Treating (and Preventing) Winter Sports Injuries
We hope this coming winter provides plenty of opportunities for us to safely get out and enjoy some fun winter sports and activities!
The past year has had more than its fair share of staying at home for many people, so any chance to responsibly head outside and have some fun during the colder months is more than welcome. The last thing we want is for any type of winter sports injury to keep someone holed up indoors even more than they need to be!
While sprains and fractures tend to be more common foot and ankle injuries in winter thanks to ice and snow, there are other potential problems that might arise as well. We will go over a few of them here, as well as provide some helpful tips for reducing your chances of seasonal disaster.
Common Winter Sports Injuries
While sprains and fractures might be the first injuries that come to mind, winter activities can place plenty of stress on the feet and ankles in other ways, too, potentially causing different types of injuries.
Here are a few worth watching out for:
Also known as “skier’s toe” or “toe bang,” this is trauma to the toe that causes bleeding beneath a nail.
This type of injury tends to happen on the slopes when boots are ill-fitting – causing the toes to smash into the front of the footwear – or often when a skier sharply shifts their weight back to steady themselves, causing the toes to crash against the top of their boots.
Snowboarders are not quite as vulnerable to this condition as their boots tend to be softer, but it can still sometimes happen to them.
The pain of a subungual hematoma can be intense, and the blood beneath a blackened nail should be relieved as quickly as possible. Many ski resorts have clinics that are able to perform this service, but call us right away if you don’t have access to one. Never try to drain the nail yourself.
To help prevent toe bang, make sure your boots fit properly, and train yourself to handle weight shifts and bailouts in ways that place your toes at lower risk.
Sticking to the toes, Morton’s neuroma is a buildup of benign tissue around a nerve in the ball of the foot. This is often caused by excess pressure in and impacts to the area, with footwear that compresses the toes and forefoot too much a primary cause. This makes Morton’s neuroma common among skiers, snowboarders, and ice skaters.
If you come to see us for a neuroma, definitely bring your boots, skates or other frequently worn footwear with you! That can help us narrow down the source of the problem.
Treatment for Morton’s neuroma often includes making changes to footwear to allow toes more freedom from compression. We might also recommend cushioned pads or custom orthotics for further relief of pressure.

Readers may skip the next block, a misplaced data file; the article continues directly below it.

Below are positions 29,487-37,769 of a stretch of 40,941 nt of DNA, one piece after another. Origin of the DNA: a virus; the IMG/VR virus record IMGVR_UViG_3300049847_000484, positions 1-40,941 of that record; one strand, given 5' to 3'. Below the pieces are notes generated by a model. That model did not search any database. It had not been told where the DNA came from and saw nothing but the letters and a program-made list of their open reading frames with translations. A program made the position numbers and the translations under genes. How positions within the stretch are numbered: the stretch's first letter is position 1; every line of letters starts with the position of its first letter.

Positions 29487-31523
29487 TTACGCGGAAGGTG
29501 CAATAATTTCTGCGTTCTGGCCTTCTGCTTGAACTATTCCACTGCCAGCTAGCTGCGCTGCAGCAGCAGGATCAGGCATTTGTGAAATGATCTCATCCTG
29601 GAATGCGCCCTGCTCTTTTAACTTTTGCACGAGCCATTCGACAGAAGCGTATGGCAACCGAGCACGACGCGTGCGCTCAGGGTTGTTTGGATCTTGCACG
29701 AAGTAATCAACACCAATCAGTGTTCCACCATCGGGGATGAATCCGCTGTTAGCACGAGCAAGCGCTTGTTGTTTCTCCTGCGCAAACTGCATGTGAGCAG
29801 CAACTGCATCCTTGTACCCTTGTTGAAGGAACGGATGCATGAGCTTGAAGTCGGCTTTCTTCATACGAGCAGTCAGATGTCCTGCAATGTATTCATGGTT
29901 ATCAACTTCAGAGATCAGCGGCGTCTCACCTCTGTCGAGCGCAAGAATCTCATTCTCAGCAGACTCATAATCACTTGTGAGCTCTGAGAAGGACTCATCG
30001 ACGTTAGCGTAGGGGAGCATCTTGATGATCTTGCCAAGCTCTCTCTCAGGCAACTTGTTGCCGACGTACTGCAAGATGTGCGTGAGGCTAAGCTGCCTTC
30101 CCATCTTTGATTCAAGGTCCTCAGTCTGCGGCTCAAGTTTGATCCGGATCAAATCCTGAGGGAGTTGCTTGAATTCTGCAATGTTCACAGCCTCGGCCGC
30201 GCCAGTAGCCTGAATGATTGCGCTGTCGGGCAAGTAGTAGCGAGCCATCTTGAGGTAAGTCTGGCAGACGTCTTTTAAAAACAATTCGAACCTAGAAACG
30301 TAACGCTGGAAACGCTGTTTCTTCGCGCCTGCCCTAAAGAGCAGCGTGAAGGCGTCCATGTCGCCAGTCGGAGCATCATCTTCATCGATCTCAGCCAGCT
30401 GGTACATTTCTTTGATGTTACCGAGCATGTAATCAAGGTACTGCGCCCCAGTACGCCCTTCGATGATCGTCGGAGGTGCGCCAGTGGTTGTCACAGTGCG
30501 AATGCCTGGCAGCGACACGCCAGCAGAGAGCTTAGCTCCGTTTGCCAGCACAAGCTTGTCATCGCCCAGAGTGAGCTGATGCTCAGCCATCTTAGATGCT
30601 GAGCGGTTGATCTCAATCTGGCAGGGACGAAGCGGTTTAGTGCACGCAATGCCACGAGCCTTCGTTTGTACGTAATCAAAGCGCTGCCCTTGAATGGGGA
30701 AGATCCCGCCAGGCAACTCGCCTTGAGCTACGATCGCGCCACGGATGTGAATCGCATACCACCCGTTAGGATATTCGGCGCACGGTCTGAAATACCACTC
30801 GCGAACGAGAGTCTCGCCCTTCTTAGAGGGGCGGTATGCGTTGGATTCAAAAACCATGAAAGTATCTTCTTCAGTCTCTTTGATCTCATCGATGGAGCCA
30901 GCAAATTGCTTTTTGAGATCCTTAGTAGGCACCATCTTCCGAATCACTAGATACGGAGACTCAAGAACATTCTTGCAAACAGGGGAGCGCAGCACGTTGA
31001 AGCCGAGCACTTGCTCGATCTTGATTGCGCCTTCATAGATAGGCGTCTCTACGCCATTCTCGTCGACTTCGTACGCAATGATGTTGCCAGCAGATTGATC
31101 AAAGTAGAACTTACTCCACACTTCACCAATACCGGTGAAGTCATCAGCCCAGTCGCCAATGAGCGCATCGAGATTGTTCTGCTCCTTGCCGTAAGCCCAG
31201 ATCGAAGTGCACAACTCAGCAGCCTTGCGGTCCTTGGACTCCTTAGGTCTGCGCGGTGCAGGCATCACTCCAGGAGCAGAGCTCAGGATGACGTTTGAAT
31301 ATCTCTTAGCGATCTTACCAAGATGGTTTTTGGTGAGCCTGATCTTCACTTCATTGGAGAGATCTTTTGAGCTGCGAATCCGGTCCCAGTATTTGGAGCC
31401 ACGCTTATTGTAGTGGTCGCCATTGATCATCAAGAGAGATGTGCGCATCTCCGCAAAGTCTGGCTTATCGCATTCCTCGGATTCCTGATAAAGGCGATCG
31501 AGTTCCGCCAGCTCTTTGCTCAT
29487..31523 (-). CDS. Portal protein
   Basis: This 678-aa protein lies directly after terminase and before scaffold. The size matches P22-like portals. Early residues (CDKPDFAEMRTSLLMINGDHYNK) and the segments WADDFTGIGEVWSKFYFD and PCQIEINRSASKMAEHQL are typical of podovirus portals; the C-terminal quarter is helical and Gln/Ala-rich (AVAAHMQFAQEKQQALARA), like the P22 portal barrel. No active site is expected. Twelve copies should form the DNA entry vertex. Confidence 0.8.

In some cases, an injection of steroids into the forefoot may also help reduce pain and inflammation. We use an ultrasound-guided technique to ensure we hit the exact spot where the injection can have the best effect.
A long day out in the ice and snow can lead to the formation of blisters. The more friction, heat, and moisture inside your footwear, the more likely blisters will develop over time.
Boots or skates that contain “hot spots” of friction can be abrasive to the feet throughout the day, and a buildup of moisture can further prevent everything from moving comfortably.
Blisters can often be treated well enough at home. Leave a blister intact as much as possible. If you can, leave an unpopped blister exposed, or cover it loosely with a bandage if you need to.
If your blister has already popped, do not remove the excess skin. That is still providing some protection. Gently wash the area with warm water and soap, apply some antibiotic ointment, and then cover with a bandage.
If your blister is particularly painful or in a troublesome area, please give us a call. We can safely drain it and treat the area, if necessary.
Sprains and Fractures
Of course these were going to make the list. Acute injuries such as these are sometimes simply unavoidable, but that doesn’t mean you can’t take steps to help reduce your chances of trouble:
- Always wear appropriate and properly fitting footwear with working and well-adjusted fastenings. If renting boots, walk around in them a bit to make sure they’re good before you commit to using them.
- Warm up for a few minutes before you start. Some light jogging, heel lifts, lunges, and other motions to work the feet, ankles, and calves can be helpful.
- Listen to your body and don’t push yourself harder than you can endure. Fatigue opens up opportunities for injury, as do long periods of repetitive motions and impacts. Cross-training will also help build up your endurance while limiting repetition.
But sometimes, no matter how hard you prepare yourself, accidents and misfortune will still happen. If you suspect a sprain or break, halt activity and take weight off the affected leg as soon as possible. When you get back indoors, apply a wrapped ice pack (we know, it’s kind of ironic) for up to 20 minutes, several times within the next 48 hours to reduce swelling and pain.
And above all else, give us a call! Let us know what happened so we can provide you with further advice or recommend you come to us for more professional evaluation and treatment. Even a minor sprain, if it doesn’t heal correctly, can lead to instability and a higher chance of future injuries down the road – so there’s never any injury that’s too small to reach out to us about!
Your Go-To for Winter Sports Injury Treatment
We hope your winter is injury-free. But if misfortune does happen, we are here to provide the foot and ankle care you need to get back to action as quickly and as safely as possible.
Schedule an appointment at our Colorado Springs office by calling (719) 266-5000 or by filling out our online contact form. We also have telemedicine appointments available, and will be happy to schedule one if your circumstances allow it.